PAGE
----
Anne Thomas Manes weighs on the REST vs WS-* debate:
Developers should really only need to be concerned with a handful of the specs: SOAP, WSDL, and XML Schema–maybe WS-MetadataExchange. Everything else should be handled transparently by the toolkits. I think we’ll get there.
That’s exactly what got me so excited about WS-* in the early days. Delegate the wiring problems to the platform, let the application deal with the business problem. I figured it will take some of the pain of low-level HTTP calls if we can move up the stack.
Instead, WS-* went the route of inventing even more problems that need to be solved. After all, it only makes sense that if you can solve one small problem with tooling, you can solve them all and by just throwing more tools at the problem. Let’s see what else we can solve …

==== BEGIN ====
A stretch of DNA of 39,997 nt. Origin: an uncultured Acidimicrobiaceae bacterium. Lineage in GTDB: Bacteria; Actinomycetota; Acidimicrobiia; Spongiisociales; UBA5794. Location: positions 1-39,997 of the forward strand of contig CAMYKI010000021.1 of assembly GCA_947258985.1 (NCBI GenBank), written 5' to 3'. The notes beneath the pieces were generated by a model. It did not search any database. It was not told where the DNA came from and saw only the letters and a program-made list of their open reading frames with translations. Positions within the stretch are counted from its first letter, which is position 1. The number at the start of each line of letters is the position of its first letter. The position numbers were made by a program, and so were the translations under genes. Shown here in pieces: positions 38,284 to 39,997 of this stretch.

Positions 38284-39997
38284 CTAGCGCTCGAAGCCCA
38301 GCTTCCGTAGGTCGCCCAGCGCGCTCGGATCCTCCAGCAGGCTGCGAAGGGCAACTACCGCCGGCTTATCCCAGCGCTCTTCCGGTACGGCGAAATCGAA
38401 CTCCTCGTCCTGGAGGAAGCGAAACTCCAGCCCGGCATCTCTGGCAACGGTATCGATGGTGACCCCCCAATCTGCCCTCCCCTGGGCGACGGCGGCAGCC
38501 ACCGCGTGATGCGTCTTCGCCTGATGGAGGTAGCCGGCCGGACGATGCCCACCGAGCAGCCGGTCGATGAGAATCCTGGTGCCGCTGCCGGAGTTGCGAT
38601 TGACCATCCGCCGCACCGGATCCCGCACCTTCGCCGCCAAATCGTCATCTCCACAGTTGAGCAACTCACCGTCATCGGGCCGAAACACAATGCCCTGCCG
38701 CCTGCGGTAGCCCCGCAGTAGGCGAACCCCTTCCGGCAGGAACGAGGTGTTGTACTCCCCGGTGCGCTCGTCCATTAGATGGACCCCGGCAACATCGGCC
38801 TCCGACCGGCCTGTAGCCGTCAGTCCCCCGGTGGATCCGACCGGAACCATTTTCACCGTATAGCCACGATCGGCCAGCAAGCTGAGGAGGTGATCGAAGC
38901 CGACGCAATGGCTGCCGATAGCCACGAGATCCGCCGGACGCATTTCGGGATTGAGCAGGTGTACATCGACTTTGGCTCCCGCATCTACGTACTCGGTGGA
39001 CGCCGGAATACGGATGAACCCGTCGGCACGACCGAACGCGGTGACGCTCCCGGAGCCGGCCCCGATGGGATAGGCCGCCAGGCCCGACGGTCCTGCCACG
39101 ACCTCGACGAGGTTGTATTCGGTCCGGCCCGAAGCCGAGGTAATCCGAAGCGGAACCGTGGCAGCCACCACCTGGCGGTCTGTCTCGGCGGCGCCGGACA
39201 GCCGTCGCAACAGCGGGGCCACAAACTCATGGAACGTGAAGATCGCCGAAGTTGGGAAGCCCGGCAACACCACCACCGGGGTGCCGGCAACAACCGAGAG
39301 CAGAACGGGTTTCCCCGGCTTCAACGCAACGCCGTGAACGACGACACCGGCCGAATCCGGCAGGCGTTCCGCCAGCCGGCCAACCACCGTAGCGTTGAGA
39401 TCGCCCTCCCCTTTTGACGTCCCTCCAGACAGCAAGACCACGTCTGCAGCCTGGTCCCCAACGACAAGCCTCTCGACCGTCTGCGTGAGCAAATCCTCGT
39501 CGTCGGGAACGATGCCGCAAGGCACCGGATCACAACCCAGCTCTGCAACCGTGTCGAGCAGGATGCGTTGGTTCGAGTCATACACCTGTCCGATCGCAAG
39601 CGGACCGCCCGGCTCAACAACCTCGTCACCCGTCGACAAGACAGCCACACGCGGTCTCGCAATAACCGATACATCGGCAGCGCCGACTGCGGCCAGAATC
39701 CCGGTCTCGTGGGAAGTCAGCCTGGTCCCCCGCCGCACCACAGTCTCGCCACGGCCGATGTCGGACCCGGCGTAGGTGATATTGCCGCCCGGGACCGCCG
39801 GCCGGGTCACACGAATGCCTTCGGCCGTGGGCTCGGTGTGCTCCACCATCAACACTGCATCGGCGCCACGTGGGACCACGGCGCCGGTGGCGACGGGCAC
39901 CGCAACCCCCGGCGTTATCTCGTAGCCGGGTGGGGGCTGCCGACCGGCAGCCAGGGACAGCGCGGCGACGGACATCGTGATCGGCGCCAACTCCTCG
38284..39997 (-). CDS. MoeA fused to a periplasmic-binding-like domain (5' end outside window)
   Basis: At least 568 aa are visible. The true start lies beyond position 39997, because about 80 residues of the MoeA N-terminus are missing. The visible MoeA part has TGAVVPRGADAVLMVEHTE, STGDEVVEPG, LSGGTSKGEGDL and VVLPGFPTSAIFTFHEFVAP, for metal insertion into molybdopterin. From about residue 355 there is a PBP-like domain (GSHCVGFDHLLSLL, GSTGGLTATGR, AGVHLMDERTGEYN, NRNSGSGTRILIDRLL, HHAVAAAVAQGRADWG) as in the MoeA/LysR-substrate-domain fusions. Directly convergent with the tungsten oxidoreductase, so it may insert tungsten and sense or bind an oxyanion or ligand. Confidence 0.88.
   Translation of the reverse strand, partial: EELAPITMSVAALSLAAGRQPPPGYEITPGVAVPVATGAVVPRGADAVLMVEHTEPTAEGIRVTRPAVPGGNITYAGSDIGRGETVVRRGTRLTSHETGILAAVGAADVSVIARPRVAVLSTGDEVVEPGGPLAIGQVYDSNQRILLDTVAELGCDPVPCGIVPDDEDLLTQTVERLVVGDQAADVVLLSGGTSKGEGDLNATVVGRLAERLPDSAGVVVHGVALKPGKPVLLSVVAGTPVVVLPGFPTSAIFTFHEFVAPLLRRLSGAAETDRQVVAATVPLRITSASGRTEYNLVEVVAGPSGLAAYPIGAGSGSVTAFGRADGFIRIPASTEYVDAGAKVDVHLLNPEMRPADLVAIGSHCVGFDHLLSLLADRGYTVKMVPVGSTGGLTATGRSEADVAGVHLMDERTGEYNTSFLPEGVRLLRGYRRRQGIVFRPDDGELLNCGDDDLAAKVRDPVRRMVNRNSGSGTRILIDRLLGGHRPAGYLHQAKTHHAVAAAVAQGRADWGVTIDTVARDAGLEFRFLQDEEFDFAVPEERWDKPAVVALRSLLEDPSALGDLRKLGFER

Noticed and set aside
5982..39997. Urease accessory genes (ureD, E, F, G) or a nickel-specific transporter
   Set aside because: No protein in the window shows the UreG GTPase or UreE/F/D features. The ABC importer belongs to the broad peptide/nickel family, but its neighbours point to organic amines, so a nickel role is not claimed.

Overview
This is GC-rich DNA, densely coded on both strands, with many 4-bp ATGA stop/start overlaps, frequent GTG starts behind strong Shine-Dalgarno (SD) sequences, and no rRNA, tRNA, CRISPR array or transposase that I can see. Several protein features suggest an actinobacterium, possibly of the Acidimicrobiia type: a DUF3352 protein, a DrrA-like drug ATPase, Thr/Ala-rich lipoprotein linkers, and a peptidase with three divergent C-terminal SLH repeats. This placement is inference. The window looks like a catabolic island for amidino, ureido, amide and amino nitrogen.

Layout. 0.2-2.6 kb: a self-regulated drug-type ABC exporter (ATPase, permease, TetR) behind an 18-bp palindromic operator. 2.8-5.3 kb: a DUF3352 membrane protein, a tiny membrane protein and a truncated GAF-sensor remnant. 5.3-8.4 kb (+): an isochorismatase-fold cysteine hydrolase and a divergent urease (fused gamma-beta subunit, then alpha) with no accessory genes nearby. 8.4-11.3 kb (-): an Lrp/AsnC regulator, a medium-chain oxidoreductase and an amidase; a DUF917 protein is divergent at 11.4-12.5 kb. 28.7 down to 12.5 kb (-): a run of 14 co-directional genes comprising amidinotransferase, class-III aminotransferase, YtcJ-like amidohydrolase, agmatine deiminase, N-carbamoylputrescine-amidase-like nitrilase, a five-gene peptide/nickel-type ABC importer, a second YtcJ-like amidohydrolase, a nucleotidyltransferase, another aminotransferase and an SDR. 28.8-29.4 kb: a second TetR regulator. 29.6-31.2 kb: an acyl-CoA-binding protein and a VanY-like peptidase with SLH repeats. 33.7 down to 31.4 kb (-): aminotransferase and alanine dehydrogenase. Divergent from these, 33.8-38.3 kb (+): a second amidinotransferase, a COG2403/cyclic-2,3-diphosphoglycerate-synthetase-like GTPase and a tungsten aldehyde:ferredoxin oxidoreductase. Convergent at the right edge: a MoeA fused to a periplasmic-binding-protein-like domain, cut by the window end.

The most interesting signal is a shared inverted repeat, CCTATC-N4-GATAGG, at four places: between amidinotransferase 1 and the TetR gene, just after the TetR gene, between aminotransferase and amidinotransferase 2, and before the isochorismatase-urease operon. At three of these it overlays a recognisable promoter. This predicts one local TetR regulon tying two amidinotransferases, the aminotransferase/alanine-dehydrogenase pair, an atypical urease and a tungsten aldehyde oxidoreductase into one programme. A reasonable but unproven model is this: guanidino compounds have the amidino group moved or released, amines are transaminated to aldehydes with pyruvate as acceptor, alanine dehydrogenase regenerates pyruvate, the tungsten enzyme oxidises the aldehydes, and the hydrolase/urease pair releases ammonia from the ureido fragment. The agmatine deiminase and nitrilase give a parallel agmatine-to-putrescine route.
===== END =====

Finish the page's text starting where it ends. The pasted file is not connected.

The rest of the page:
Real life works quite differently. Every solution has weak links, the more complex it is, the more weak links it has. That’s the inescapable nature of software. But if it relies exclusively on tooling, there’s nothing you can do to route around problems. Worse, you’re now at the mercy of the vendors, and the more problems they have to solve to keep up with the growing stack, the longer the release schedule.
It only takes one weak link to break a chain. You just have to wait for the next major release of the pliers to arrive.
Sam Ruby brilliantly picks one line from that post:
re: “everything is automatically implemented behind the scenes”